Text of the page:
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A different view of the justice system

Tuesday, June 16, 2015


News about a pair of escaped killers from a New York state prison and the subsequent manhunt exposes an unstated paradox about the value of prisons in our society.  The ensuing fear among the local populace begs an important question.

Which one thing is more crucial, a prison's recidivism rate or its escape rate?  Given media publicity and people’s reaction, it seems escape rate would garner more votes.  Recidivism however is the standard.

It’s time to admit that recidivism is a flawed success measure.  It tells us very little other than the fact that a person hasn’t returned to prison.  Is it because they reformed or didn’t get caught?  We know that a person can avoid incarceration for a variety of reasons, including witness intimidation, while continuing to victimize.

Measuring recidivism results from an unrealistic mission thrust upon prisons by a group of religious zealots more than two hundred years ago.  In 1790, American Quakers in Philadelphia established a new type of prison.  The Walnut Street Jail reformed the way punishment was administered in our country.  Inmates were to be rehabilitated through penance (hence the term penitentiary), and abstinence from alcohol.  The Bible was the only reading material allowed.

A mission, developed more than two hundred years ago to redeem drunkards and social misfits, remains to this day.  Churches are not held responsible if they don’t turn sinners into saints.  Hospitals are not held responsible if they fail to cure someone of cancer or severe bodily trauma.  Prisons however are condemned for not turning criminals into responsible citizens.

It seems we ask too much of prisons.  We ask them to succeed where other social institutions have failed.  We ask them to make people accept social norms they’ve rejected and ridiculed.  An institution with an outdated mission and judged by invalid measures will always be proclaimed a failure.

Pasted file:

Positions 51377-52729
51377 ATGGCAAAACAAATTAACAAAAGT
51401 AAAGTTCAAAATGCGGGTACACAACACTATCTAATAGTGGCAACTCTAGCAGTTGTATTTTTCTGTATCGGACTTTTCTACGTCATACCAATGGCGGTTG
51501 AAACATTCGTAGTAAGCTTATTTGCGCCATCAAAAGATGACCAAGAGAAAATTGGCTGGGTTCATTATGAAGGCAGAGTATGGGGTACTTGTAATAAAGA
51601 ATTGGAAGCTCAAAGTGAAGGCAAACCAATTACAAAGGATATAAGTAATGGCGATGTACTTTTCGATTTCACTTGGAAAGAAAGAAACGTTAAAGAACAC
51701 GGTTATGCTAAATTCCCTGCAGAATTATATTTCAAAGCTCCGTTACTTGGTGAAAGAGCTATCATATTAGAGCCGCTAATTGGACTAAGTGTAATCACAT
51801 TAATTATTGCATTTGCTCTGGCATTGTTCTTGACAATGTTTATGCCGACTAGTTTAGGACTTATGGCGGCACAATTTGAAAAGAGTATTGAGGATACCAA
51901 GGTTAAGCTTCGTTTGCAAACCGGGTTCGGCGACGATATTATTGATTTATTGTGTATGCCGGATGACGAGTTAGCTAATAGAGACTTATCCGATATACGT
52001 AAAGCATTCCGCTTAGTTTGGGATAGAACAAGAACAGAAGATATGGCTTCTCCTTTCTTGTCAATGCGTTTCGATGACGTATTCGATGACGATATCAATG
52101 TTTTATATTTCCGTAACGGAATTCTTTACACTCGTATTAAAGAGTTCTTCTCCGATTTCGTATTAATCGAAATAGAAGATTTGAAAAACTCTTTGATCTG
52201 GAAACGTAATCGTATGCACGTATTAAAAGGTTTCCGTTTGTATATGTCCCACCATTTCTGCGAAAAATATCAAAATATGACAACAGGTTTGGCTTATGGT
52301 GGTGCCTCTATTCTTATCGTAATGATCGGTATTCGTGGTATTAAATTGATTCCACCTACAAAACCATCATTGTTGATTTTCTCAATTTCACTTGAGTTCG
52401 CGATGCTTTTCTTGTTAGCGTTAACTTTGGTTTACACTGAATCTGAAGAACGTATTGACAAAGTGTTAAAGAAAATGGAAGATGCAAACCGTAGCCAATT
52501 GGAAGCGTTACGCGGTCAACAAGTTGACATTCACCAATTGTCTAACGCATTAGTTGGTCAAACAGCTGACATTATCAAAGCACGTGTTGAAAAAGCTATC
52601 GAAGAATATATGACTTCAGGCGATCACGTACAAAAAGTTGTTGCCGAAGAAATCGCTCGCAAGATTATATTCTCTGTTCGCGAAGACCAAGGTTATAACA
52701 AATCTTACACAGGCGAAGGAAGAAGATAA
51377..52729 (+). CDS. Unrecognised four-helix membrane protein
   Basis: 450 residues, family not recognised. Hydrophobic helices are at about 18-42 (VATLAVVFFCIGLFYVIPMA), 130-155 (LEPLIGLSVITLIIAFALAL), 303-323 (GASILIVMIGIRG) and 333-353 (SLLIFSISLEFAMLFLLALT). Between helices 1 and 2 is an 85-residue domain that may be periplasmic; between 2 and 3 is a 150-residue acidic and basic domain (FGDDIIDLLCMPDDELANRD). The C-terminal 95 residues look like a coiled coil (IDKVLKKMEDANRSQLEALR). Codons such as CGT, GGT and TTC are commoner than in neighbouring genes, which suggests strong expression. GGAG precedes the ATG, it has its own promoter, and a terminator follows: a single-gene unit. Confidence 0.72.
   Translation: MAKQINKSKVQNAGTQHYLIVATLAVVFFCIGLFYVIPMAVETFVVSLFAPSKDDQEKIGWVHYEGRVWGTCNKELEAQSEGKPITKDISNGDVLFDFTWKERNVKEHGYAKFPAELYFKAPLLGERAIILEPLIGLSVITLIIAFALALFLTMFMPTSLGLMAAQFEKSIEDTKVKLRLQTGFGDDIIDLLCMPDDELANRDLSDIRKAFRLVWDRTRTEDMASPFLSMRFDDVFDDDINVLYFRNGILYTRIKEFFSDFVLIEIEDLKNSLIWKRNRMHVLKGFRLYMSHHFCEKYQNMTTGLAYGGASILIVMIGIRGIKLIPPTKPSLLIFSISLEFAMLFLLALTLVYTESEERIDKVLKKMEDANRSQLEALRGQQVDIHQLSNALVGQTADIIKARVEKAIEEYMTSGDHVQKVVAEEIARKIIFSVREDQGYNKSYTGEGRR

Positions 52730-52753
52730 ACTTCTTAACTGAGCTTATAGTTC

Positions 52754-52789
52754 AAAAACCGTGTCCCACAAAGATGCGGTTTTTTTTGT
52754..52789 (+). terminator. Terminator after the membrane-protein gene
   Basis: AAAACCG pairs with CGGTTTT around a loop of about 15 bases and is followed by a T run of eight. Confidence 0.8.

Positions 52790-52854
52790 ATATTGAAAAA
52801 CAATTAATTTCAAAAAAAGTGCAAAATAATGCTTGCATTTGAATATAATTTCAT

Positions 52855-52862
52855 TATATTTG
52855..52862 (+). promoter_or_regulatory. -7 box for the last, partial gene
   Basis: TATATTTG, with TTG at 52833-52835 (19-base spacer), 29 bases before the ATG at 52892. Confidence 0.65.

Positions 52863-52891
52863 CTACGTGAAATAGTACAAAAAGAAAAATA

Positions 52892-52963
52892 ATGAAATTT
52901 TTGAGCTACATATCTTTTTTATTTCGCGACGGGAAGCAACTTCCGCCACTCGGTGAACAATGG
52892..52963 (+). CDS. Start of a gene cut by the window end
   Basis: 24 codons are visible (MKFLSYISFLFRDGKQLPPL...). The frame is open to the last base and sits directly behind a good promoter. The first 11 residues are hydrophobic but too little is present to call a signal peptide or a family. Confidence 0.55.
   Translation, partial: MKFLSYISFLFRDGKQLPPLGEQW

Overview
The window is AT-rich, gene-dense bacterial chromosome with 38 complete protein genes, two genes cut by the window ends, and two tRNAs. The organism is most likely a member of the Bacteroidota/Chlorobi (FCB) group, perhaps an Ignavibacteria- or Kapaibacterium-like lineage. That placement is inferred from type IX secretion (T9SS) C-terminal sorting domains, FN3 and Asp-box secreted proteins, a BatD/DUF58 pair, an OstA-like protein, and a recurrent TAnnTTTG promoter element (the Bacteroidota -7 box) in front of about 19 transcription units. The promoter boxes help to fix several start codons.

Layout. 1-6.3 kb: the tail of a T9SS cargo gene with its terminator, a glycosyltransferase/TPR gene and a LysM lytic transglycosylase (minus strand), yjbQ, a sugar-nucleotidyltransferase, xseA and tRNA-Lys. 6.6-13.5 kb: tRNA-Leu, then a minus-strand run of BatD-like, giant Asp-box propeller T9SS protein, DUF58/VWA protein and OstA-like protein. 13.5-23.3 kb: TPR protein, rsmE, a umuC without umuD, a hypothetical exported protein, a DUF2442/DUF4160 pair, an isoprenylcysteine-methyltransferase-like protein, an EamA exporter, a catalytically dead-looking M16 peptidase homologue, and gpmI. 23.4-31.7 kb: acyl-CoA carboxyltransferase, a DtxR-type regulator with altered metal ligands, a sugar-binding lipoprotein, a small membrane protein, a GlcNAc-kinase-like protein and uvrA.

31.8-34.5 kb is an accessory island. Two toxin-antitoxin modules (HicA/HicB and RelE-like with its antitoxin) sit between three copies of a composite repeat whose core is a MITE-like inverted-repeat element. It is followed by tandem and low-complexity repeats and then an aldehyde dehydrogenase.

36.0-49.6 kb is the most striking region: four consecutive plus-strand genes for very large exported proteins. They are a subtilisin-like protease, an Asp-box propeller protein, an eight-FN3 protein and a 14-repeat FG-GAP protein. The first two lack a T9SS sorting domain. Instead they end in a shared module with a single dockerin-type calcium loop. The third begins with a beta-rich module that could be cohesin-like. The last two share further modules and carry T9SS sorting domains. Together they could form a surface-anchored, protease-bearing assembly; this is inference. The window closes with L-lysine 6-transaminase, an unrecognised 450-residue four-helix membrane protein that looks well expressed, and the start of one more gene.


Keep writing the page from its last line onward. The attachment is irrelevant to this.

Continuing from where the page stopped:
We instinctively know the value of prisons.  People who are securely confined don’t prey on our communities. Reducing victimization should trump reducing recidivism.

After the Attica Prison uprising of 1971, the National Institute of Corrections (NIC) was created and ushered in a new era of reform.  The success has been phenomenal.  Thanks to new architectural designs, better staff training, classification systems, and management methods promoted by the NIC, prisons have become much more peaceful in the past 30 years.  Between 1980 and 2003 the state prison homicide rate dropped from 54.0 per 100,000 inmates to an astounding 5.7 per 100,000.   This occurred despite an inmate population explosion.

The direct supervision model of institution design and management, promoted by NIC, focuses on managing the environment and can be viewed as a microcosm of community-oriented policing in prison and jail.  Officers are in constant and direct contact with inmates and get to know them so they can respond to trouble before it escalates into violence.  Negotiation and communication become more important staff skills than brute force.

It seems that prison reformers should rejoice at such good news but they persist as if nothing’s changed since 1971.  Prisons must be managed humanely, and constitutionally, plus provide education, vocational training and other treatment options, including community transition.  However they should not be held responsible if a people return to crime after their release.  Personal behavior is linked to personal responsibility.  

We should realize that incarceration is our least used option.  The vast majority of our corrections population (more than 80% in some states) is under community supervision rather than locked up.  Contrary to what we’re often told, we spend ten times more on education and on public welfare than on prisons. 

We’re also told that prisons hold scores of non-violent, low level offenders.  A person’s current offense doesn’t paint a complete picture of criminal history, circumstances of the crime, or plea-bargaining.  Al Capone’s only major conviction was for tax evasion and he had a history of illegal booze violations.

Reformers want to be “smart on crime” but they demand that the system do what it already does.  The vast majority of offenders are under community supervision.  We spend a lot more on education and social welfare than on prisons and those that are locked up are generally the ones that should be.

It’s time to realize that the criminal justice system shouldn’t be a gatekeeper for prisons.  It should confront and prevent crime.  Workable strategies should be developed in concert with citizens, social services, faith groups and others at the neighborhood level.  This bottom up approach is better than the current top down approach of legislative and court action favored by reformers.

We need justice reform but we won’t succeed by focusing on the wrong problems and proposing flawed solutions.  The criminal justice system should be evaluated by its ability to protect the community rather than on its success at redeeming souls.

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